CODART ActivitiesKing Stanisław August Poniatowski’s Collection of Paintings, or the European Enlightenment in the Palace on the Isle at the Royal Łazienki Museum

CODART Activities

King Stanisław August Poniatowski’s Collection of Paintings, or the European Enlightenment in the Palace on the Isle at the Royal Łazienki Museum

The Royal Łazienki in Warsaw—the summer residence of Stanisław August Poniatowski—was one of the partners of the CODART TWINTIG Congress held on 21–23 May. The participants had the opportunity to become acquainted with the Museum, which is situated in seventy-six hectares of gardens, during the dinner held in the Old Orangery and,

above all, during an excursion to the Palace on the Isle that was devoted to a discussion on the attribution of two paintings from the Stanisław August collection: Portrait of Jaqueline van Caestre and Portrait of Jean Charles de Cordes. The painting collection of Poland’s last king was also the subject of two talks during the Speakers’ Corner. Cooperating with CODART and participating actively in the Congress have contributed significantly to the Museum’s long-term research project on the painting collection of King Stanisław August. This collection, which the king continued to assemble throughout his reign (1764–1795) was one of the largest and most significant collections of paintings of the eighteenth-century Polish-Lithuanian Commonwealth.

The inventories drawn up successively in the years 1783, 1784, 1793, 1793–95 and 1795 provide us with the fullest picture of the king’s collection.

In the year of his abdication (1795), the collection comprised 2,478 works by the most important European artists of the seventeenth and eighteenth centuries; they were displayed in the royal residences, mainly in the Palace on the Isle in the Royal Łazienki and the Royal Castle in Warsaw. The majority of these works were by Dutch and Flemish artists, the most valuable of which include two paintings by Rembrandt van Rijn, Girl in a Picture Frame and Scholar at His Writing Table.  Artists such as Albert Cuyp, Willem van Honthorst, Ferdinand Bol, Govaert Flinck, Jan Steen, Gabriel Metsu, Adriaen van Ostade, Jan Brueghel, Peter Paul Rubens, Anthony van Dyck and Jacob Jordaens were represented in the collection, as were French, German, English and Italian artists. In creating his collection, Stanisław August sought advice from his most trusted advisor, Marcello Bacciarelli, who was responsible for amassing a collection based on the example of the courts of Rome, Dresden and Vienna.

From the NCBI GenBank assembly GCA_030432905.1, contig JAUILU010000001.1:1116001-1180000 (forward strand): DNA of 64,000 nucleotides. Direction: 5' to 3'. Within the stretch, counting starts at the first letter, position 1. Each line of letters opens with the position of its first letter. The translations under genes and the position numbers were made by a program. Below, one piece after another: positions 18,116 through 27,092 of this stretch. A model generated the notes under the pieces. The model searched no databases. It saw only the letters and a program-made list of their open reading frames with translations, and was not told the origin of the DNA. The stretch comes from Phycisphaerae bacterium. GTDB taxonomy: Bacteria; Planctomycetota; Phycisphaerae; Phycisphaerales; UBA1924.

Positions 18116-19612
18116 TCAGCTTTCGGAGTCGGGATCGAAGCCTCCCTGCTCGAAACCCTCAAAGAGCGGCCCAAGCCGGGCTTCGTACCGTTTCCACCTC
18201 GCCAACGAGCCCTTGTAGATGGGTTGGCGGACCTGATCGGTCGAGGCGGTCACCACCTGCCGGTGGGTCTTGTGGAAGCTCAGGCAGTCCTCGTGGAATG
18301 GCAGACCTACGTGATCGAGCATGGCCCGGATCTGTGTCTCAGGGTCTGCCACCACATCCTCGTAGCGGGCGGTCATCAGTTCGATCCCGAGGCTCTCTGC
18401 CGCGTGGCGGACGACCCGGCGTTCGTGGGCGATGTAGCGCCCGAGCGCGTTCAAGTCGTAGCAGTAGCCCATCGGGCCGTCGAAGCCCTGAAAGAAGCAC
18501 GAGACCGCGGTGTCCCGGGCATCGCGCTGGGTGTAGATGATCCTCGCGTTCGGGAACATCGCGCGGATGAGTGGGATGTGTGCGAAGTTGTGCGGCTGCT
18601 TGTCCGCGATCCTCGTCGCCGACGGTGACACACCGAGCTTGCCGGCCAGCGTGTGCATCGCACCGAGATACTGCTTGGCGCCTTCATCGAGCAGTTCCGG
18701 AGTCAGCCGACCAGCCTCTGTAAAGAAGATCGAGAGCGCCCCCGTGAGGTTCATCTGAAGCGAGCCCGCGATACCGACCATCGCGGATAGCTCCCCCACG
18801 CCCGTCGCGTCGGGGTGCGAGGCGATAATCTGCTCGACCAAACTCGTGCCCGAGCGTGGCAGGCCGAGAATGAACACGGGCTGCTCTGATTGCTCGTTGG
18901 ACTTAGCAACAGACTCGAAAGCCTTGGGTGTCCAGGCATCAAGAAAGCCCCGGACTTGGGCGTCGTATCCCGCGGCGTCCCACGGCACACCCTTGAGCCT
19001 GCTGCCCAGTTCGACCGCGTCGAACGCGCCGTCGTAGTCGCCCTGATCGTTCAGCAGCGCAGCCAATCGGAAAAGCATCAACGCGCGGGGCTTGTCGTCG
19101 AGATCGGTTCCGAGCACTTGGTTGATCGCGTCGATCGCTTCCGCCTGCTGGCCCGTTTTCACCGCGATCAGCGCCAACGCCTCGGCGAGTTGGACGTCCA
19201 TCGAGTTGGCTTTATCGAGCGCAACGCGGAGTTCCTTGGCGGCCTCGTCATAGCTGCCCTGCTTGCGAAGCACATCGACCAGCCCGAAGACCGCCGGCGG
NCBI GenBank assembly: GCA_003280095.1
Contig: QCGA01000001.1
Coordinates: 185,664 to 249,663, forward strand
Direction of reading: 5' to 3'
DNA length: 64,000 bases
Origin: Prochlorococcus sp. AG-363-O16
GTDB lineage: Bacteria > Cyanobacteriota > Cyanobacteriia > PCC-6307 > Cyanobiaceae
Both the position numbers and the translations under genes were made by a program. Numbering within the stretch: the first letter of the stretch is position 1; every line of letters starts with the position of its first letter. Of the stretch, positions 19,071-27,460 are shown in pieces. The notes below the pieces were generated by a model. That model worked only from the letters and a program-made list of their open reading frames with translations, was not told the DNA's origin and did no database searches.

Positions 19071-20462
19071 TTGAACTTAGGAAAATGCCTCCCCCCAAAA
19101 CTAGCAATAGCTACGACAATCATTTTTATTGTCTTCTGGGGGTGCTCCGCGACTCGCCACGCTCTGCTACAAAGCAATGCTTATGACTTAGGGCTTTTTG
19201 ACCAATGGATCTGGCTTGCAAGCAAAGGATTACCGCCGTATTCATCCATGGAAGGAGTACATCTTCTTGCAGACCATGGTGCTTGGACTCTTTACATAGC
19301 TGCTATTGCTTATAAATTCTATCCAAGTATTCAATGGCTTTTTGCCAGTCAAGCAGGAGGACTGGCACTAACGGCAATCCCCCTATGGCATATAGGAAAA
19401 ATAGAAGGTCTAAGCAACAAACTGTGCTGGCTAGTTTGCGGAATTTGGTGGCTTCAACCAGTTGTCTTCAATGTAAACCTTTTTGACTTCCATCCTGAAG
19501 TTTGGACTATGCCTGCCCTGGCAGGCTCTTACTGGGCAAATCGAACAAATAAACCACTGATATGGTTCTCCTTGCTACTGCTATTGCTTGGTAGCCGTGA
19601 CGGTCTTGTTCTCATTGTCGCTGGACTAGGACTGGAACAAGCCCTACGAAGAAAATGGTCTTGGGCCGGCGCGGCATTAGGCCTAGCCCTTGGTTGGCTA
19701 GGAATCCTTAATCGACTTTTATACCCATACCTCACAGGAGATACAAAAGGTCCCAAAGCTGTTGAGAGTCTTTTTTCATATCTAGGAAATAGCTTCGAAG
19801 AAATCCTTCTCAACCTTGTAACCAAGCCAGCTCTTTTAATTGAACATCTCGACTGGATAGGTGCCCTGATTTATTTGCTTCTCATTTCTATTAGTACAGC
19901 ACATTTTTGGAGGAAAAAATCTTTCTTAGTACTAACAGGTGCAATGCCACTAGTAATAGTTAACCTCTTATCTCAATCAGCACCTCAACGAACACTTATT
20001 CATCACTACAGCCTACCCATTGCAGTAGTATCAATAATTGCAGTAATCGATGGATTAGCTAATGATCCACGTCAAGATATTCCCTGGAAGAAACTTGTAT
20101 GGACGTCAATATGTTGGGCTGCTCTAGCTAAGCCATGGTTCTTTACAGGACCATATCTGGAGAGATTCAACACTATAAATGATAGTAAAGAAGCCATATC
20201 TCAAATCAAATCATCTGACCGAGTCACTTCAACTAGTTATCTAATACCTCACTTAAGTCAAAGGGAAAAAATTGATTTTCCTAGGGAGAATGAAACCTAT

The history of the collection is just as turbulent as that of the Polish-Lithuanian Commonwealth, to which it is inextricably linked. The collection now on display in the Palace on the Isle contains 137 paintings, though originally there were more than 300. Today we know of approximately 400 paintings from the king’s collection, which are either scattered among museums in Poland and abroad or in the

hands of private collectors. The fate of nearly 2,000 of the paintings, sold or dispersed after 1795, is unknown.

Today the Royal Łazienki is a modern museum based on Stanisław August’s Enlightenment ideals, and its main purpose is to spread knowledge about the king’s collection.

The Museum accomplishes this goal not only by making the interior of the residence and the collections accessible to the public, but also by conducting research, conservation and educational programs and by organizing exhibitions. Cooperating with foreign partners, including CODART, is important to the development of these programs.